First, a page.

Spring Budget 2017 Highlights
How does it affect you?
- Personal Allowance
As previously confirmed, from 6 April 2017 the Income Tax personal allowance will increase to £11,500 and the higher rate tax threshold will rise to £45,000, except in Scotland where it will remain at £43,000. The chancellor has reaffirmed the government’s commitment to raising the Income Tax personal allowance to £12,500, and the higher rate tax threshold to £50,000, by the end of this parliament. The 0% starting rate band for savings income will remain at £5,000 for the 2017/18 tax year.
- Dividend Allowance
Tax-free dividend allowance will be reduced from £5,000 to £2,000 from April 2018. This will reduce the tax difference between the self-employed and those working through a company.
- National Insurance
The main rate of National Insurance (NIC) contributions for self-employed will increase from 9% to 10% in April 2018, and to 11% in April 2019. The chancellor confirmed the abolition of Class 2 NICs – a flat-rate charge on the self-employed – from April 2018. Taken together with the increase in Class 4 NICs, this means that self-employed individuals with profits above £16,250 will have to pay more NICs.
- Capital Gains Tax
The annual exempt amount (AEA) for individuals and personal representatives will rise to £11,300 for 2017/18, while the annual exemption for trustees is therefore £5,650. For individuals the flat rate of capital gains tax applies to gains in excess of annual exemption is 10% up to the higher rate tax threshold (£32,000). Gains in excess of this are chargeable at 20%. CGT on sale of additional residential property is 28%.
Gains eligible for Entrepreneur’s relief and Investors relief are taxed at effective rate of 10%. The limit is £10m for each of the two reliefs.
- Corporation Tax
As previously announced, the rate of corporation tax will fall to 19% from April 2017 and to 17% in 2020.
- Research and Development tax review
There will be administrative changes to the research and development (R&D) expenditure credit to increase the certainty and simplicity around claims and improve awareness of R&D tax credits among SMEs.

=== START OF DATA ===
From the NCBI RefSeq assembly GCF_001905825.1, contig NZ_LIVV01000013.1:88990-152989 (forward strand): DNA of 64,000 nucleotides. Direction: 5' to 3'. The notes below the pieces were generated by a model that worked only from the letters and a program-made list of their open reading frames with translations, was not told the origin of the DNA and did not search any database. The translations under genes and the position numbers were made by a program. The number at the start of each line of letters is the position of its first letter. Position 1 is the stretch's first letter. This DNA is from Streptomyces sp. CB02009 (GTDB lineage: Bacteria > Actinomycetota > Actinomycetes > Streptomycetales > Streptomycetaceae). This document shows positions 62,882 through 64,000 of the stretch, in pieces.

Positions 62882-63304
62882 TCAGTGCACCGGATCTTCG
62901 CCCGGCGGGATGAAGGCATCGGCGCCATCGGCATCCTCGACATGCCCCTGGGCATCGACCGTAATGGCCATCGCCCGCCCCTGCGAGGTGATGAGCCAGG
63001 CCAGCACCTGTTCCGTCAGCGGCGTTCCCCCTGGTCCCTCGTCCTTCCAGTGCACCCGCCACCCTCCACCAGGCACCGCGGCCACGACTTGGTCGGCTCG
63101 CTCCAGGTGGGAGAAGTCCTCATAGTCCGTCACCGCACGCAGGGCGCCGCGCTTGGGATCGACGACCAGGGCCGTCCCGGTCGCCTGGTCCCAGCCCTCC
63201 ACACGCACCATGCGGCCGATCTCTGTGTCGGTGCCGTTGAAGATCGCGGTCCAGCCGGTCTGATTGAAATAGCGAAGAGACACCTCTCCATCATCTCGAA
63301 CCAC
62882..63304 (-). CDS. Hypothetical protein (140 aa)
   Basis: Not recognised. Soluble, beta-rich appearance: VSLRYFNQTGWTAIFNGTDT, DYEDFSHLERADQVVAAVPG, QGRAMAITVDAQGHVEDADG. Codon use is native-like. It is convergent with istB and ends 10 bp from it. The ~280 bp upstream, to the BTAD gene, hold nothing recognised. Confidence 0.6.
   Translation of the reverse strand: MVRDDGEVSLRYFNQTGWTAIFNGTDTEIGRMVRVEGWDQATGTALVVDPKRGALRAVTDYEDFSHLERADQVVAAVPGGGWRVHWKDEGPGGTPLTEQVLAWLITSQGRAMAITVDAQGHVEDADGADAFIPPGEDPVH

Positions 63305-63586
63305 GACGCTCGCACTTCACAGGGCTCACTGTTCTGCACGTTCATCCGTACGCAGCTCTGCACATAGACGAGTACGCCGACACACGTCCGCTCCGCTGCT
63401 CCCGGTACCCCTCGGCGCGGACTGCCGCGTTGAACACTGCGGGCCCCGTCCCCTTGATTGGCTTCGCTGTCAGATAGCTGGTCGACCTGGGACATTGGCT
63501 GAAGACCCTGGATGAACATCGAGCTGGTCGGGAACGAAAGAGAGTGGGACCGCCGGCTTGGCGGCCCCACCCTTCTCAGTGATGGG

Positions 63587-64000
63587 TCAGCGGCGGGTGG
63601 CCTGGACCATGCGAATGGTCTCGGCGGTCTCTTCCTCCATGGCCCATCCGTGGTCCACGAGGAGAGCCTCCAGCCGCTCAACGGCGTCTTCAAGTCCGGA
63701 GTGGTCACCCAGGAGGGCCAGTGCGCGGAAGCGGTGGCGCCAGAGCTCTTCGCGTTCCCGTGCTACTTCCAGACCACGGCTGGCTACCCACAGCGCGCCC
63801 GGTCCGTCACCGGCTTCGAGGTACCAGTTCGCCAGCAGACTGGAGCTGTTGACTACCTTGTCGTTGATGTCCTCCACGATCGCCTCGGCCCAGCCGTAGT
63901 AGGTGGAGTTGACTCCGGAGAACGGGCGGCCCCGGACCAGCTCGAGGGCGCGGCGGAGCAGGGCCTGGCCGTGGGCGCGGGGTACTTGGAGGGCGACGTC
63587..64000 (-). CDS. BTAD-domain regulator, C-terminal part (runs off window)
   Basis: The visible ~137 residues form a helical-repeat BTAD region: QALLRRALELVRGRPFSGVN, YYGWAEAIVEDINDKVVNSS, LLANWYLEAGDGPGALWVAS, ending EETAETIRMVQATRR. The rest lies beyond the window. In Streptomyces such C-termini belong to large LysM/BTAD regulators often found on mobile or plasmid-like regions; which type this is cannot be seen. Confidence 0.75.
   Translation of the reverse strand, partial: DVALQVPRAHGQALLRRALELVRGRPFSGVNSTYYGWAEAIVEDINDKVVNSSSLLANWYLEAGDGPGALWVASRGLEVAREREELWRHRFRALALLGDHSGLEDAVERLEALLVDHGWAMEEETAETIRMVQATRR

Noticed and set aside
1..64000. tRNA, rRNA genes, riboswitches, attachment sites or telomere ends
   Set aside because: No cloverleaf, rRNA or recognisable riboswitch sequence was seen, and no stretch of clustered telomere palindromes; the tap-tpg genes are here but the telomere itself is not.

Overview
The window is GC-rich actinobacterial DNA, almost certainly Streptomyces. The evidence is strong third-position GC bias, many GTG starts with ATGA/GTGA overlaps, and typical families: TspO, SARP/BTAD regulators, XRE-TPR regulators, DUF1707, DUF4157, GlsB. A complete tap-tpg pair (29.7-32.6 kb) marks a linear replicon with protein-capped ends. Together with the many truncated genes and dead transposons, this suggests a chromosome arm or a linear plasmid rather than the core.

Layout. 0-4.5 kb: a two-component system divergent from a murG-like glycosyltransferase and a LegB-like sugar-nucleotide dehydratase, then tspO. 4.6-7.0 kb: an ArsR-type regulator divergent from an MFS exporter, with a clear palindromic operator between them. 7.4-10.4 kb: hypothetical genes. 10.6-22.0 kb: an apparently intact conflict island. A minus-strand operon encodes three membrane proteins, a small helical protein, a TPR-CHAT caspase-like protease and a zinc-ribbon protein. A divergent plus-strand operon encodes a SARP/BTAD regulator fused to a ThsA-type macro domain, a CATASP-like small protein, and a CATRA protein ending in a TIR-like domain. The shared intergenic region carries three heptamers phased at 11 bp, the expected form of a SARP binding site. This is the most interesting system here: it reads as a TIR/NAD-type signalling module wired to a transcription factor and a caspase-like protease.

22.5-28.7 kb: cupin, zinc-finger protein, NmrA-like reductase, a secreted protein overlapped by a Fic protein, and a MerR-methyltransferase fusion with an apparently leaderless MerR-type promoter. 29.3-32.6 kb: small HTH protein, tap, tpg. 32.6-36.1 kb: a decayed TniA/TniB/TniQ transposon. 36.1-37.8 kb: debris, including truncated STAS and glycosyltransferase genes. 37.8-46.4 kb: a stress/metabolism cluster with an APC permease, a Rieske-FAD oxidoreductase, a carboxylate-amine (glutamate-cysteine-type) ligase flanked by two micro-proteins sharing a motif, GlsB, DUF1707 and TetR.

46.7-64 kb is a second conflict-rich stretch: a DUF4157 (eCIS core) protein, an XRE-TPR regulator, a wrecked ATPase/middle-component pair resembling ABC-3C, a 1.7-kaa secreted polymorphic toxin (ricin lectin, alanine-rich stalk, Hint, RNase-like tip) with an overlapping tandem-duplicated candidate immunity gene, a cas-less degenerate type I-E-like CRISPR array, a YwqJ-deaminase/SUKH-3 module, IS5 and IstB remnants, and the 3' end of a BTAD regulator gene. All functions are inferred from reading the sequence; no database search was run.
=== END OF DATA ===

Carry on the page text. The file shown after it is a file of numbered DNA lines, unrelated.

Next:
- Inheritance Tax
IHT is payable on assets such as property, money and possessions that are passed on when you die. Tax is 40% on assets that exceed the threshold (the nil-rate band) which is currently at £325,000. From April 2017 each person will have a family home allowance of £100,000 in addition to the existing IHT threshold.
- Pension Allowances
The annual allowance for 2017/18 is £40,000. Pension funding that exceeds the annual allowance in a tax year can be offset against any unused annual allowance from the previous 3 tax years. The standard lifetime allowance from 6 April 2017 is £1m. From April 2018 it will be increased in line with the Consumer Price Index.
- Lifetime ISA
Lifetime ISA will be available from 6 April 2017. This allows younger adults to save up to £4,000 each year and receive a bonus of up to £1,000 a year on these contributions. Funds can be withdrawn tax-free to put towards a first home or saved until a person turns 60.
- ISA/Junior ISA
ISA limit will increase to £20,000 from 6 April 2017. The junior ISA limit will increase to £4,128.
- NS&I Investment Bond
The Government announced that a new NS&I bond will be available to everyone aged 16 and over with the flexibility to save between £100 and £3,000 over three years. The rate of interest is 2.2% for three years term.
- Stamp Duty Taxes
The SDLT supplement of 3% on purchase of additional residential properties above £40,000 will remain in place. The supplement is applicable on the whole purchase price not just on excess of £40,000.
The VAT registration threshold will increase to £85,000 from 1 April 2017. The standard rate of VAT remains at 20%.
- Making Tax Digital – delayed by one year
Unincorporated businesses (businesses owned privately by one or more people) that have an annual turnover below the VAT registration threshold will have until April 2019 to prepare before MTD becomes mandatory.
A detailed budget report will soon be published on our website.
Should you wish to discuss any of the changes that may impact your tax planning, do not hesitate to contact us.